Stunning details have emerged about the fiery plane crash that took the life of screen legend Carole Lombard — a heartbreaking tragedy that stunned the nation in 1942 and haunted her husband, Clark Gable, until his death in 1960.
A new book reveals the truth behind Clark's anguish: Carole had insisted on taking the fatal flight to rush home and save their troubled marriage!
Wed in 1939, the pair were the super-couple of Hollywood's Golden Age. Carole was the Queen of Screwball and dashing Clark was riding high on "Gone With the Wind" — but their legendary love was plagued by his infidelity.
"When Gable and Lombard got together and spent three full years as bedmates before they married, she became a one-man woman," says Robert Matzen, author of "Fireball: Carole Lombard and the Mystery of Flight 3."
"But Gable was self-centered and never felt it necessary to have self-discipline when it came to sex outside their relationship because he had a sense of what a catch he was. And really, was Carole going to give all that up? She was a shrewd businessman and knew the power of being close to the biggest movie star in the world."
Carole, only 33, was returning home from a World War II war bonds tour when TWA Flight 3 slammed into Potosi Mountain in Nevada, killing the famed actress and 21 others — including her mother, Elizabeth Peters, and Clark's friend and press agent, Otto Winkler.
Before Carole had left on the trip, the stars argued over Clark's affair with 21-year-old starlet Lana Turner.
Desperate to reconcile with the wayward womanizer, Carole insisted on flying home to save time, overruling the objections of her traveling companions. Otto in particular was terrified, telling his wife he'd had a premonition of a crash!
When Flight 3 landed in Albuquerque to pick up mail and passengers, airline employees tried to bump her from the flight because military personnel came first. It was just five weeks after Pearl Harbor. But Carole threw her Tinseltown credentials around — including her recent bond-selling venture in the Midwest — and flat-out refused to get off.
As news broke of the accident, Clark, 41, rushed to the scorched mountainside and tried to scale the steep, 7,800-foot peak to search for Carole's broken body.
"The big ship was shattered to pieces against this big rock cliff ... Bodies of the victims and oil made dark splotches on the white snow. Some of what we saw is too gruesome to talk about," says newspaper photographer Ira Guldner in the book.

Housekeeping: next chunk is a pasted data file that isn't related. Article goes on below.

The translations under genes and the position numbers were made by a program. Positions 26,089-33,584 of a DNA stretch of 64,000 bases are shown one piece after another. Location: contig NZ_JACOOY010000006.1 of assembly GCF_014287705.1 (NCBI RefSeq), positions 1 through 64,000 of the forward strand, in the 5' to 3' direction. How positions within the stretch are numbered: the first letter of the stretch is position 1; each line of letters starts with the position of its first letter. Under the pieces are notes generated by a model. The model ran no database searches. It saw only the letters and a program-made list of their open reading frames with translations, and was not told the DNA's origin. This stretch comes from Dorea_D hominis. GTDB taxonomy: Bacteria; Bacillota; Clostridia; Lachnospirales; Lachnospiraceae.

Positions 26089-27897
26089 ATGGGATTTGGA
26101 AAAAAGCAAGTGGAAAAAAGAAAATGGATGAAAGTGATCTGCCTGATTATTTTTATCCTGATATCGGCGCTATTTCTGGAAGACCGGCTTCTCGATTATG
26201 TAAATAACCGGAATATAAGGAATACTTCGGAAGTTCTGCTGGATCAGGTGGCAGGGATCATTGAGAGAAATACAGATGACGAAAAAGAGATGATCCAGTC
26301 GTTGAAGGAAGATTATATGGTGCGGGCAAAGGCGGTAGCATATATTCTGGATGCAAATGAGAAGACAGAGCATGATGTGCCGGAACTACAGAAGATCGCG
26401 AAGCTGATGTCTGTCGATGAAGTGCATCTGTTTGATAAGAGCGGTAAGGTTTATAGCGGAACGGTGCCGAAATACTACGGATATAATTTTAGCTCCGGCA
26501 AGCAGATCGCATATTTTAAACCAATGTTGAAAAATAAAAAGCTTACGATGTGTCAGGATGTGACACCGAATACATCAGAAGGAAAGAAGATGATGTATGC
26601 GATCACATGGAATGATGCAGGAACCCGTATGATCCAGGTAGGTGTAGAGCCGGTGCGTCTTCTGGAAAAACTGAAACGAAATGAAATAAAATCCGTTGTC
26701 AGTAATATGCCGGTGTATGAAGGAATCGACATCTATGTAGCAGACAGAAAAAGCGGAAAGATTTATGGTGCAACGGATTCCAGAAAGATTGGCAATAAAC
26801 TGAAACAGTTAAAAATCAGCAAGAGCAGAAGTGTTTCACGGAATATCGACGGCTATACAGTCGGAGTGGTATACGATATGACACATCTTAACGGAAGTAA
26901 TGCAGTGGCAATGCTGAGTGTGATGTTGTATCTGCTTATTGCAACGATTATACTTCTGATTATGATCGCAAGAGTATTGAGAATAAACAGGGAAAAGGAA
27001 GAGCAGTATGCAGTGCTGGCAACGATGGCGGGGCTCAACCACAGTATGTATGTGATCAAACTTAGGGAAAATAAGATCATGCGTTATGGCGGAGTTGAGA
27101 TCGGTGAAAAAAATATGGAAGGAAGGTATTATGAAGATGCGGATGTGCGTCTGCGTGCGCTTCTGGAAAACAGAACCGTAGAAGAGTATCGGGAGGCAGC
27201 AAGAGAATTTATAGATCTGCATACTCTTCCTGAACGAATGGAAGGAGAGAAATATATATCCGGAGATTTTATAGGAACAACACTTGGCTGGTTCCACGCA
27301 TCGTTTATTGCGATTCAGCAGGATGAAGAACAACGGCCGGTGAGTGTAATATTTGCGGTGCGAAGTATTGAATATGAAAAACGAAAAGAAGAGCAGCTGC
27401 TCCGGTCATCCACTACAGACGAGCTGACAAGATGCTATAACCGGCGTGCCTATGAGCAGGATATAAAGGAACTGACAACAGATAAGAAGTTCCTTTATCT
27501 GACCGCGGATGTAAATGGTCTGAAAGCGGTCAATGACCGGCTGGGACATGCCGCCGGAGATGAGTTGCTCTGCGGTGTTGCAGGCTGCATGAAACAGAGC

Volunteers familiar with the rugged terrain assisted in the recovery mission, including cowboy Tommy Young, who remembers "there was just parts of bodies everywhere you looked, everywhere. At first we tried getting bits that went together, but reached a point where we was just grabbing pieces and stuffing them into bags."
"I've never seen nothin' like that before or since. I can still see it in my dreams sometimes." Rescuers eventually found Carole's charred remains under part of the doomed plane's severed wing, but were unable to locate her wedding ring for Clark — because her left arm was missing.
After extensive investigations, sources reveal the crash could have been prompted by frantic Carole's luggage overloading the craft — which led to a revised flight and refueling plan. Emotionally and physically devastated, Clark enlisted in the U.S. Army Air Forces — hoping to die in a plane crash like his late wife.
But Clark made it through the war and eventually resumed his career. His spark and swagger were gone, though — and he was forever tormented by the loss of his soulmate. Although Clark went on to marry two more times, he was interred next to his beloved Carole after dying from a heart attack nearly 20 years after her violent end.
"Clark only learned how important fidelity was in his relationship with Lombard when it was too late," says Matzen. "She proved how important this marriage was to both of them, by dying in an effort to rush home and save it."
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